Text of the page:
In May, US District Court Judge Murray Snow ruled that the Maricopa County Sheriff (and the office he leads) engaged in racial profiling in his anti-immigrant witch hunts "operations".
In October, the same judge imposed a number of requirements on Arpaio and the the MCSO to ensure their compliance with his ruling.
While he is still appealing the order, his office has become, if not more "professional", more circumspect and less ostentatious about the way they conduct their operations.
3. Late in the year, news broke that Arizona's Child Protective Service simply ignored more than 6500 reports of child abuse.
Once the news broke, the finger-pointing began, with absolutely no one taking responsibility. There is an ongoing "investigation", conducted by appointees of the governor.
So far the director of the agency still has not lost his job, the governor still has not faced up to her lack of oversight of the office, and the legislature still hasn't accepted responsibility for its chronic and deliberate underfunding of CPS.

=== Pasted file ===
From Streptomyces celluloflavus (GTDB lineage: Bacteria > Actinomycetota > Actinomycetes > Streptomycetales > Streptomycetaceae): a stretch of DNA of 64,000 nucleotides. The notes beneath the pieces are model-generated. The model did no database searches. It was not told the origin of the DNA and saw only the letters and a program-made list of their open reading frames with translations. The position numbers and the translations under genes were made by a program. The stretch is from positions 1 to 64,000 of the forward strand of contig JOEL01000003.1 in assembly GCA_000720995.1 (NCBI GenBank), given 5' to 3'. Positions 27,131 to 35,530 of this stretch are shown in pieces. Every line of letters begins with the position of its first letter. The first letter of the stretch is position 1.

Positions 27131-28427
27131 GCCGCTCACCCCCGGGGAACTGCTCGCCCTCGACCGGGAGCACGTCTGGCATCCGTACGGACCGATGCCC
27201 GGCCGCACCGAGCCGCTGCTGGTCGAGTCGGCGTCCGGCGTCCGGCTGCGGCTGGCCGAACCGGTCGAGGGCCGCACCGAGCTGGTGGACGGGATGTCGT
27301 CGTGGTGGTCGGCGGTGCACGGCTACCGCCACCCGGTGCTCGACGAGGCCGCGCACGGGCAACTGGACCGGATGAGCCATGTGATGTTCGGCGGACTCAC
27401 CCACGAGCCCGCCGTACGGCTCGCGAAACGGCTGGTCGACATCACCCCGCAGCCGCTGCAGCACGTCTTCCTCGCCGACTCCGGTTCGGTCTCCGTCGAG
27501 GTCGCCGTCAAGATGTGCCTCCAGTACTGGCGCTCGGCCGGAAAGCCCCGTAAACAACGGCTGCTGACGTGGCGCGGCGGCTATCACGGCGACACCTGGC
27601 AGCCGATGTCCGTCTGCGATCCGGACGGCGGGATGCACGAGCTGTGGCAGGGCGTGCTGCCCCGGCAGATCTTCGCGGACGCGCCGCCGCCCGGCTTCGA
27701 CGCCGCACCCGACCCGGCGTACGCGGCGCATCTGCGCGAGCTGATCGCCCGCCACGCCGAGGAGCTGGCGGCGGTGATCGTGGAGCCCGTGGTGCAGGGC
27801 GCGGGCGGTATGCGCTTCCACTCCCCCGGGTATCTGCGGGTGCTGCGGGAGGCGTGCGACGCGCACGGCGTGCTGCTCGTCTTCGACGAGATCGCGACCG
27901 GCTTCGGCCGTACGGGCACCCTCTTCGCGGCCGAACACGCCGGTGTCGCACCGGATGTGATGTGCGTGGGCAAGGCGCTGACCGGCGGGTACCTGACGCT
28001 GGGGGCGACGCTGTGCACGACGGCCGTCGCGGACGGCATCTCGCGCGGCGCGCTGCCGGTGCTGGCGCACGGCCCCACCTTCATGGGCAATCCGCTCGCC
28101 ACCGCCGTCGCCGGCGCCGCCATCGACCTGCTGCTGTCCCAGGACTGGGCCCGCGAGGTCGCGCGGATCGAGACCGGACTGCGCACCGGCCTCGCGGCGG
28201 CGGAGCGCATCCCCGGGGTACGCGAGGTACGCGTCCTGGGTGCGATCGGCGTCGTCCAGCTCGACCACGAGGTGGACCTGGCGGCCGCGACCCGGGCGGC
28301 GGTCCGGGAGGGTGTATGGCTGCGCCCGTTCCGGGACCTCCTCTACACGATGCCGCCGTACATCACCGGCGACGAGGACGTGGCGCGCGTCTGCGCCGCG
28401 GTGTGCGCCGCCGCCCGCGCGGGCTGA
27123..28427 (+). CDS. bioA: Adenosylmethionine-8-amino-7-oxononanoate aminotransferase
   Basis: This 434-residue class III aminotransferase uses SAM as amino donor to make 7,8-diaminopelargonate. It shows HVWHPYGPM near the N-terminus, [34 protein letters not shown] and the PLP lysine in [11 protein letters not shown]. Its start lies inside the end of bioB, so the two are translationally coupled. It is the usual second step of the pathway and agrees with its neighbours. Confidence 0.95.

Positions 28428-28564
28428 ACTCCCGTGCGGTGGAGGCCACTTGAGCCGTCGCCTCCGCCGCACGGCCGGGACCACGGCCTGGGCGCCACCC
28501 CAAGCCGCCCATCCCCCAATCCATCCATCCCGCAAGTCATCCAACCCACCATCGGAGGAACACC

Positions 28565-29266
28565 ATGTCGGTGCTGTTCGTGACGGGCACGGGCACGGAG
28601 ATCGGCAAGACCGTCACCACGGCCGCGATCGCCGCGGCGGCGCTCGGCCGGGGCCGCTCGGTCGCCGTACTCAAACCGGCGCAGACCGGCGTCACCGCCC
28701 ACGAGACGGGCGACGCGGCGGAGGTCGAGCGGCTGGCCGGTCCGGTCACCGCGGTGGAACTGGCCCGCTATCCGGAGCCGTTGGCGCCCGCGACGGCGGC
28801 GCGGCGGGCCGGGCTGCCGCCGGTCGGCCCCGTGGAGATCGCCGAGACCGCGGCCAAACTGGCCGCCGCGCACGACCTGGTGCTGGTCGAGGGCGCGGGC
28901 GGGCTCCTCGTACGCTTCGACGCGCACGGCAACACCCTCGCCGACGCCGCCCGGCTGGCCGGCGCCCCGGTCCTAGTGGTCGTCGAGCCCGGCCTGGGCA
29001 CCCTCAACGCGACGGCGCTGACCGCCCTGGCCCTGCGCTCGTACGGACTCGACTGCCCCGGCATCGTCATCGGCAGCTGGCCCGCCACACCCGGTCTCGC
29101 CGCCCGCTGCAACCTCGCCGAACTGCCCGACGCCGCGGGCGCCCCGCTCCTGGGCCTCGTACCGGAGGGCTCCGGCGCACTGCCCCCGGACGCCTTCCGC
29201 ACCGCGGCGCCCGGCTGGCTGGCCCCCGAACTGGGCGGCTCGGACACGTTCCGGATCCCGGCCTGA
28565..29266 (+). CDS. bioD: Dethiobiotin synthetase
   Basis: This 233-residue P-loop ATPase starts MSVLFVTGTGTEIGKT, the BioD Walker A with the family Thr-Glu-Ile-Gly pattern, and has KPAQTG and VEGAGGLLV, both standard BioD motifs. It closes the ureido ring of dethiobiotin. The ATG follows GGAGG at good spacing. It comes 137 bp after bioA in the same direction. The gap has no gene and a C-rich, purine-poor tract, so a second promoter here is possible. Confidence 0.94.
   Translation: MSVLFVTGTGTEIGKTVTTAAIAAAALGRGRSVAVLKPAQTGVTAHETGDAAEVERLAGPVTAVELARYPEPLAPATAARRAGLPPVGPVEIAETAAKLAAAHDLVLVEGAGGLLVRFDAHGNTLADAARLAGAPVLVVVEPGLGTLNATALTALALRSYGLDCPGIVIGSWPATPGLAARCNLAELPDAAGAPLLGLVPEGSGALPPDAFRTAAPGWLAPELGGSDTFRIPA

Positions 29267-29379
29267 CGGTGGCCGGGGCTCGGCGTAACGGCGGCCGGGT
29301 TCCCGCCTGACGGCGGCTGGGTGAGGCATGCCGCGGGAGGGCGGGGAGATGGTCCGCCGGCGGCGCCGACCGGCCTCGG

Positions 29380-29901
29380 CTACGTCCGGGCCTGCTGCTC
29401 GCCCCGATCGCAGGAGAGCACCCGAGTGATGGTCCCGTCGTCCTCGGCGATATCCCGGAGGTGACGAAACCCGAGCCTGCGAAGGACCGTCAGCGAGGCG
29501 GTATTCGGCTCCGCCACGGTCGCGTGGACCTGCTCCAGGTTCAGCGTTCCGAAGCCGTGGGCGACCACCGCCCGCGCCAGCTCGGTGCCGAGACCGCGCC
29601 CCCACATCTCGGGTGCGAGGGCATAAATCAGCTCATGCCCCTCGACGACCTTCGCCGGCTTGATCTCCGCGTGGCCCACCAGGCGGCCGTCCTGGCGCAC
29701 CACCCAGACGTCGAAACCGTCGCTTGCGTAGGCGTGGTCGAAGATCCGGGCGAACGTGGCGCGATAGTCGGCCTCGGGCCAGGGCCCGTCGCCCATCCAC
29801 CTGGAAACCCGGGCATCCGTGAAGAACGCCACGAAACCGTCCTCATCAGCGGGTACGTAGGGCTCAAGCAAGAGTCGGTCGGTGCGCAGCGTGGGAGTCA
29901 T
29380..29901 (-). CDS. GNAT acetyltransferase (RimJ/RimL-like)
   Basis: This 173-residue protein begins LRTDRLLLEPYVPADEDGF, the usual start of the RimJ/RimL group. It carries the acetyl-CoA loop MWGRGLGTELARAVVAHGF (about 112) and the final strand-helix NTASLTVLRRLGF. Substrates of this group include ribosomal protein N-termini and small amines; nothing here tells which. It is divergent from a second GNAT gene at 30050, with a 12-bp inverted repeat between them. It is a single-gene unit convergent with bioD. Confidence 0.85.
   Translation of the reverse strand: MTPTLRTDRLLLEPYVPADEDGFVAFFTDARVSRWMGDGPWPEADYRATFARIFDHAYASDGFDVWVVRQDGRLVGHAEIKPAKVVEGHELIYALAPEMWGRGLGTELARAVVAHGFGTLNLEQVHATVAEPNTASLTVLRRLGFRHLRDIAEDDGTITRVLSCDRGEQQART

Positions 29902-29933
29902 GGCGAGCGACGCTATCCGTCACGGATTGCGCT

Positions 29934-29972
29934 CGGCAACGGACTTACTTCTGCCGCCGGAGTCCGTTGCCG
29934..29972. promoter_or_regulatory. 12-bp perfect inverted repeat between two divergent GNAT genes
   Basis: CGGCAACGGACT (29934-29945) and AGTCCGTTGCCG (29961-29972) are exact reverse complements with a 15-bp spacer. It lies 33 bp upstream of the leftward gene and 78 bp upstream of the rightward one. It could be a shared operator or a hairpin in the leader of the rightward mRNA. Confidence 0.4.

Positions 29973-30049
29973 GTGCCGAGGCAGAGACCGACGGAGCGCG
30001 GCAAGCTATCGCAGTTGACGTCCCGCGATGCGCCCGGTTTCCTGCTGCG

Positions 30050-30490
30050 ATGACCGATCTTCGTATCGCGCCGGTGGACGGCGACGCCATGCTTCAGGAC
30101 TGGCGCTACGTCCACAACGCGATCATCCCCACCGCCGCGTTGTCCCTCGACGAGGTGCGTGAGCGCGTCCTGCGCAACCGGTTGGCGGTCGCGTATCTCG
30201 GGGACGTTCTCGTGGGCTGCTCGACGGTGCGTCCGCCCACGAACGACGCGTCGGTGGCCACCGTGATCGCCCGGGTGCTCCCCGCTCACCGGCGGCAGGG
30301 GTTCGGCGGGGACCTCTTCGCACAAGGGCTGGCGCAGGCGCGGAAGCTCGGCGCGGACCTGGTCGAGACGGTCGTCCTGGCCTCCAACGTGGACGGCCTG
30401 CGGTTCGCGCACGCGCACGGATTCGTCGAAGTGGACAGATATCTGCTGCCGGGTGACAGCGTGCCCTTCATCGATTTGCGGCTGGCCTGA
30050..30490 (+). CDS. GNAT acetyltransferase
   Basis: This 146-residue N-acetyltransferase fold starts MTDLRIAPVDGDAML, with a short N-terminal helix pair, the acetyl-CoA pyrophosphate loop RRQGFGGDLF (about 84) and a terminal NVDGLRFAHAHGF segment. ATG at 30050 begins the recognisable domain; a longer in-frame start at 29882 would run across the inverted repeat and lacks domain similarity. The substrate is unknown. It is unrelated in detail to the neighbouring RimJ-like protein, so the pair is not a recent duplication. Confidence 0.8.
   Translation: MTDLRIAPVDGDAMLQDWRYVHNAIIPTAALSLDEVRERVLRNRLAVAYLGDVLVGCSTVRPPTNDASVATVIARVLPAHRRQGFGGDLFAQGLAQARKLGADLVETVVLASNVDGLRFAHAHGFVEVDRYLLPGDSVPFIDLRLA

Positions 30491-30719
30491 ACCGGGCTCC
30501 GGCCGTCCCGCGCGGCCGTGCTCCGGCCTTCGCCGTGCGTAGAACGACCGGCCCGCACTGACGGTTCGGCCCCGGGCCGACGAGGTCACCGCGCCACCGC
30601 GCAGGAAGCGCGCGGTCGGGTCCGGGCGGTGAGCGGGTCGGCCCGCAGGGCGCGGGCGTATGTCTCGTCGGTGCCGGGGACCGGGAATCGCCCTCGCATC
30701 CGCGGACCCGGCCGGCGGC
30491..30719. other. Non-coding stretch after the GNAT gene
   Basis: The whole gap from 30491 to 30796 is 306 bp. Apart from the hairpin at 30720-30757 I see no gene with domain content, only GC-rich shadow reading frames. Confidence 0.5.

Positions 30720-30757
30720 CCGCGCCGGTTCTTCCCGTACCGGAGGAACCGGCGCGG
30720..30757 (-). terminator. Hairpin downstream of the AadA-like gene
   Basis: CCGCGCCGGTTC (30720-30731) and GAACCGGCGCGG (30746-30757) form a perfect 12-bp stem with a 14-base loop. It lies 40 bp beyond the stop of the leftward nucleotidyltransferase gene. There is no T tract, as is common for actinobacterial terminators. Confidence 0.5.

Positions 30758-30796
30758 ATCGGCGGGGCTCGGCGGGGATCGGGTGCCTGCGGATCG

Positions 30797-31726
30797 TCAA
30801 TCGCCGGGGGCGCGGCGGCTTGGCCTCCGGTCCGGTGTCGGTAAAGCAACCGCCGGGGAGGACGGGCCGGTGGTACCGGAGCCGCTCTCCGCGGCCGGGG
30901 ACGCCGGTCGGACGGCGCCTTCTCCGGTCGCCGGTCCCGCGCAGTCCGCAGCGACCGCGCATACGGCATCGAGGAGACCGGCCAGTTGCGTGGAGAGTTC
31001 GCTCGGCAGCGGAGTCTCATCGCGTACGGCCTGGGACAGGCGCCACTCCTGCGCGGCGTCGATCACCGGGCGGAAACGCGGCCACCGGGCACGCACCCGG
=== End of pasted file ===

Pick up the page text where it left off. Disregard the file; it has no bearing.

If this scandal had broken earlier in the year, it might have been higher on this list, but most of the fallout, politically speaking, will occur in 2014.
What remains to be seen is how deep that fallout will be -
At what point will the director of CPS lose his job? Best guess: when he starts to have more value to Governor Jan Brewer as a sacrificial lamb than as a distraction (his real current role in her administration).
At what point will Brewer step up and take responsibility for her administration's failure to do its job properly? Best guess: Never. That's what underlings are for.
At what point will the legislature start doing its job by providing the resources that CPS needs in order to do its job properly? Best guess: Never. That would require the legislature to have concern for children after they are born.
2. In June, the state and the country were horrified when 19 "hotshot" firefighters were killed while fighting the Yarnell Hill wildfire.